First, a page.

Hamlet Act Iii Climax
In The Tragedy of Hamlet, Prince of Denmark Shakespeare uses personification, allusion, and a rhetorical question to advocate that the climatic moment of Act III is when King Claudius admits to the murder of King Hamlet because, by definition, it is the act that turns the action of the scene around, leading toward an inevitable conclusion. Shakespeare uses personification when King Claudius says that “[his] offense is rank, it smells to heaven” (line 36).
Claudius’ guilt of killing his very own brother, King Hamlet, is constantly on his conscious, which is why he gives the “offense” the trait of a rank smell, something whose presence is constant and putrid. The purpose of personifying Claudius’ “offense” to have a smell that reaches to heaven is because Claudius is aware that heaven is where King Hamlet’s spirit lies due to his own fault, and his admit to the murder will drive the scene to an inevitable conclusion because he has released key information to a driving mystery in the plot line.
Hamlet Act Iii Climax Essay Example
Shakespeare makes a biblical allusion to Abel and Cain in lines 37-38 of the play when Claudius says that his “offense […] hath the primal eldest curse upon’t, / A brother’s murder! ”. Shakespeare is atoning that murder is never outdated; no matter the era or the place, the murder of a brother by a brother is never acceptable in the eyes of society or God. This allusion purposefully informs us that King Claudius did kill his brother, King Hamlet, as a warning that falling action concerning Claudius’ unforgivable acts is to proceed. Claudius rhetorically asks, “O, what form of prayer / Can serve my turn? ” (lines 51-52).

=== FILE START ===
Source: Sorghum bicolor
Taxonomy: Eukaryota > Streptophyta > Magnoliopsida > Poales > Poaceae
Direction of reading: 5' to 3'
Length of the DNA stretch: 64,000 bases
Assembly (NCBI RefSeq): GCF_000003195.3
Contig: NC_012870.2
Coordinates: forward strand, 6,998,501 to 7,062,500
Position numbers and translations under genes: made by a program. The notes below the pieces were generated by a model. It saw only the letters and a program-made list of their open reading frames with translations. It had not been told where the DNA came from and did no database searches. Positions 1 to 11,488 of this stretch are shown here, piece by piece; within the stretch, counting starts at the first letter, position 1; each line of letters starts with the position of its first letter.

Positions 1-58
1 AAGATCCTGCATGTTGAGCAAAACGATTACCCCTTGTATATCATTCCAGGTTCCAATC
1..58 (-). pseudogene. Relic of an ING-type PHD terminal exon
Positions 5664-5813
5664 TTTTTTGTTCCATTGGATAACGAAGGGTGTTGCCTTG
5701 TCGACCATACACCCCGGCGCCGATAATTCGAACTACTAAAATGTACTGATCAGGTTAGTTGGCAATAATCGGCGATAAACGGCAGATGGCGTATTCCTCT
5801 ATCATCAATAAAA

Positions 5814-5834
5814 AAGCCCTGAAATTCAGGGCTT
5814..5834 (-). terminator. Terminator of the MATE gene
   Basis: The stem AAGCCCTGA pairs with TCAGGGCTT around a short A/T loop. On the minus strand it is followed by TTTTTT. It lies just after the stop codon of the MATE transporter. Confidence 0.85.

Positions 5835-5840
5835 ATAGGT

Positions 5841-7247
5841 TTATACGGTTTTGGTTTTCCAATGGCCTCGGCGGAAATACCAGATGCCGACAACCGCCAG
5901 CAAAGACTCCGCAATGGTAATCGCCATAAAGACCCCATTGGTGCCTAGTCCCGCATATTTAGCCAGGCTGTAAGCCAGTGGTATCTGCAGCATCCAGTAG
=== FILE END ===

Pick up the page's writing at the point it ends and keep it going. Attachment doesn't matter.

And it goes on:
Claudius’ asks this with the knowledge that there is no form of prayer that would serve his turn because his acts were unforgivable and he must face the consequences for them. Rhetorical questions are always immediately answered, whether directly or indirectly, and King Claudius’ question is consequently to be answered via the falling action that is to proceed after his soliloquy. In King Claudius’ soliloquy in Act III he admits to the murder of his own brother, the late King Hamlet, while also admitting that it is unforgivable, giving the act nowhere else to turn, but to conclusive consequences to King Claudius’ faulty actions.